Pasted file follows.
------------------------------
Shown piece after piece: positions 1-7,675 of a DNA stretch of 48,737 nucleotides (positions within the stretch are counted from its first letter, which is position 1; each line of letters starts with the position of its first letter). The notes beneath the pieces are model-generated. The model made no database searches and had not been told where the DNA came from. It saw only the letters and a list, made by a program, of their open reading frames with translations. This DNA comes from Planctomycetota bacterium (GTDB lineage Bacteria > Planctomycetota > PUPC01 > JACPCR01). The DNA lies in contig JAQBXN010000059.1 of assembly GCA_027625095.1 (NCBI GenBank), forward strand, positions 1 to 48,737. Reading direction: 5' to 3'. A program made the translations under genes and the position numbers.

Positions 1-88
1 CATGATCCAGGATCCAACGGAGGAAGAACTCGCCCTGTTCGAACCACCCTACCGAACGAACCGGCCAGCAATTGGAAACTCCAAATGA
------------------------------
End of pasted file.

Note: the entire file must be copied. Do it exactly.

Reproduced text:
Shown piece after piece: positions 1-7,675 of a DNA stretch of 48,737 nucleotides (positions within the stretch are counted from its first letter, which is position 1; each line of letters starts with the position of its first letter). The notes beneath the pieces are model-generated. The model made no database searches and had not been told where the DNA came from. It saw only the letters and a list, made by a program, of their open reading frames with translations. This DNA comes from Planctomycetota bacterium (GTDB lineage Bacteria > Planctomycetota > PUPC01 > JACPCR01). The DNA lies in contig JAQBXN010000059.1 of assembly GCA_027625095.1 (NCBI GenBank), forward strand, positions 1 to 48,737. Reading direction: 5' to 3'. A program made the translations under genes and the position numbers.

Positions 1-88
1 CATGATCCAGGATCCAACGGAGGAAGAACTCGCCCTGTTCGAACCACCCTACCGAACGAACCGGCCAGCAATTGGAAACTCCAAATGA